Showing Some Respect for Virtual Assistants

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Absence {distance} makes the heart grow fonder— except apparently in the case of Virtual Assistants from what I read in one social media group’s postings recently. Out of sight and out of mind. Check this out for yourself and tell me if Virtual Assistants in this thread are being treated less like fellow entrepreneurs and more like commodities (I deleted pictures and names of the commenters because I did not secure permission to quote them).

Doctor’s note? Time-waster? Corpo-rats? Common excuse? Needing to go to the hospital is cause for being fired? I found that very harsh. Especially considering some people who leave the corporate world to start their own biz do so because of unsympathetic, unfeeling treatment from that corporate world when they had a personal situation interfere with work.

The question then is: Social Media Managers, when you get busy, where do you turn for help? Virtual Assistants! But, do you hire the services of a Virtual Assistant as an employee, or as a contractor? Consider this additional question, are you an employee of your small business client, or are you contractor?

For answers, I sought out the comments of Social Media Managers within Liz Benny’s “Social Media Monkey” closed page group. Their responses:

“Corpo-rats LOL love it ha-ha. Yes, def too harsh, she is not an employee, but a VA. So yeah, would not get rid of her, I would wish her a good recovery and then make contact again to move on together. You’ve got to be there for your team if you want them to be there for you!” — Federica Marchesini of MJ Social Party Ltd., based in Perth, and serving all of Australia.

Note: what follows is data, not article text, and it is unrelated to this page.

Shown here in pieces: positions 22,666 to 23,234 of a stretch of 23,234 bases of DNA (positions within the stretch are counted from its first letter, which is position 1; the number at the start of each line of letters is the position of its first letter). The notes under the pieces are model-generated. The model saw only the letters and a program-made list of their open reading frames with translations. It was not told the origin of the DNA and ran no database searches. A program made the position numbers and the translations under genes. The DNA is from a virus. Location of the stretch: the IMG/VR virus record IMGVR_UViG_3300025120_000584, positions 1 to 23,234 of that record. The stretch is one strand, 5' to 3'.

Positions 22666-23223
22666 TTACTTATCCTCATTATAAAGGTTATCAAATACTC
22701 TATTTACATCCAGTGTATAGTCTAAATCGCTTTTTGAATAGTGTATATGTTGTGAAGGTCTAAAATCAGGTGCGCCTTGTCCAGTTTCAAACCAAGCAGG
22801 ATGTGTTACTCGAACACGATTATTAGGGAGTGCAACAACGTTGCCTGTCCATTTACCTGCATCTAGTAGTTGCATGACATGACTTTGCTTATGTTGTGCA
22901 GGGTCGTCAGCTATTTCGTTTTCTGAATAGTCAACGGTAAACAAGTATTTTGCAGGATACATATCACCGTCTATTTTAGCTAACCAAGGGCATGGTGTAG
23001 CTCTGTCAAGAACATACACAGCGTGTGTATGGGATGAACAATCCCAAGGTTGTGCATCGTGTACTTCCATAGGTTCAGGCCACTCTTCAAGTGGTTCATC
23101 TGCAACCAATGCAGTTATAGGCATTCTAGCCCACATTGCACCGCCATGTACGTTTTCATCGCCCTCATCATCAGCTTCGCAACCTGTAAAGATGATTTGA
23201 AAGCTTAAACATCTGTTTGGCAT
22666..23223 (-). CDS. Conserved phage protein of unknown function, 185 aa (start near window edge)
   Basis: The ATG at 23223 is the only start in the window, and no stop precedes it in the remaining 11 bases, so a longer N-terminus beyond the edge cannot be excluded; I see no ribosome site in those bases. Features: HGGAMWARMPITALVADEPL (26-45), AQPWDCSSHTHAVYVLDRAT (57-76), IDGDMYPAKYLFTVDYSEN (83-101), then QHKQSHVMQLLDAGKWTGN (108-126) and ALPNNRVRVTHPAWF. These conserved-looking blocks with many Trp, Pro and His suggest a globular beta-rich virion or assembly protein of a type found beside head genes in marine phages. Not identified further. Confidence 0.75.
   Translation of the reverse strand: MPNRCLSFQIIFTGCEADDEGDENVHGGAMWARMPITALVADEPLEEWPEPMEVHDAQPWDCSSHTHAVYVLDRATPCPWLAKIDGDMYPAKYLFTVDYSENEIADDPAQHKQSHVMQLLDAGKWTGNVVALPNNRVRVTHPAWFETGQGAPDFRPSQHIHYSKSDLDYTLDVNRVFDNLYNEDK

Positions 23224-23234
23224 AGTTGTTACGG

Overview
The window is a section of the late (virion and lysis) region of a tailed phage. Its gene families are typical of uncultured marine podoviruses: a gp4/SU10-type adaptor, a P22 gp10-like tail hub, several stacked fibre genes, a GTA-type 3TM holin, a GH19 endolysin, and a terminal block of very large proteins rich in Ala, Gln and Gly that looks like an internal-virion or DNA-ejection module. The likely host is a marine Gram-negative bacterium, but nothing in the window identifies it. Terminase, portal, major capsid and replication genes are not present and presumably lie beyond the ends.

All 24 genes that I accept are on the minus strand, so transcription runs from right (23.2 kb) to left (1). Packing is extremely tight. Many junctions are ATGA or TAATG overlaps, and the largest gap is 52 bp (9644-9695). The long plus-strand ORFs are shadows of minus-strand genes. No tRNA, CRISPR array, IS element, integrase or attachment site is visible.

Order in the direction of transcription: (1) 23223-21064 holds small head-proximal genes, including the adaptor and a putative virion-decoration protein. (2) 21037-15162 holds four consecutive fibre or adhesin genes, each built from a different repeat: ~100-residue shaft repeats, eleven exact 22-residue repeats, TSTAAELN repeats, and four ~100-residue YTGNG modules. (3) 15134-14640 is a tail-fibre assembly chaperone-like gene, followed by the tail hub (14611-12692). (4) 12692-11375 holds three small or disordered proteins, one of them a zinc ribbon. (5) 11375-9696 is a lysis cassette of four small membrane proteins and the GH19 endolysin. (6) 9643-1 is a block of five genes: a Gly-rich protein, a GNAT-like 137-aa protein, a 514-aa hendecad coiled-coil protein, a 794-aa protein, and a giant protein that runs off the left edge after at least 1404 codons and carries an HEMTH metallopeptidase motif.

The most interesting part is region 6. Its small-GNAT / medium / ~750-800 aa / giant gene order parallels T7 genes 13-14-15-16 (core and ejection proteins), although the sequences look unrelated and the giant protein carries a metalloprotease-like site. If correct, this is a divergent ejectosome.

Interesting approach. The SMM/VA relationship being less owner/employee and more of a team effort.

“That is tough. Sometimes life happens. Business owners forget that a VA is a contracted business owner – they are not an employee. Many VA’s can do lots of different tasks but they aren’t mind readers – two-way communication is the key.” — Sharon Baillie, speaking from first-hand knowledge as she operates both a social media agency Basically Social in New South Wales, Australia and a VA business Baillie Admin Services.

A virtual assistant (VA) handles daily clerical, scheduling, and technical portions of a business that need to be kept operating smoothly. Virtual assistants work remotely from locations of their own choosing, anywhere in the world.

“I agree with the third commenter in the initial post. I would make note and maybe consider this a potential warning sign, but also just proceed with caution going forward. I agree that these people are being overly harsh. If not three strikes before they’re out, I would hope for two! Things happen!” — Jacquelyn Gutc, of Magpie Media, serving the Detroit area and beyond.

Things happen. You have hired a human VA over a bot VA because you desire the human interaction, you want to set personal parameters based on how you operate your business and the services you offer, not factory default programming.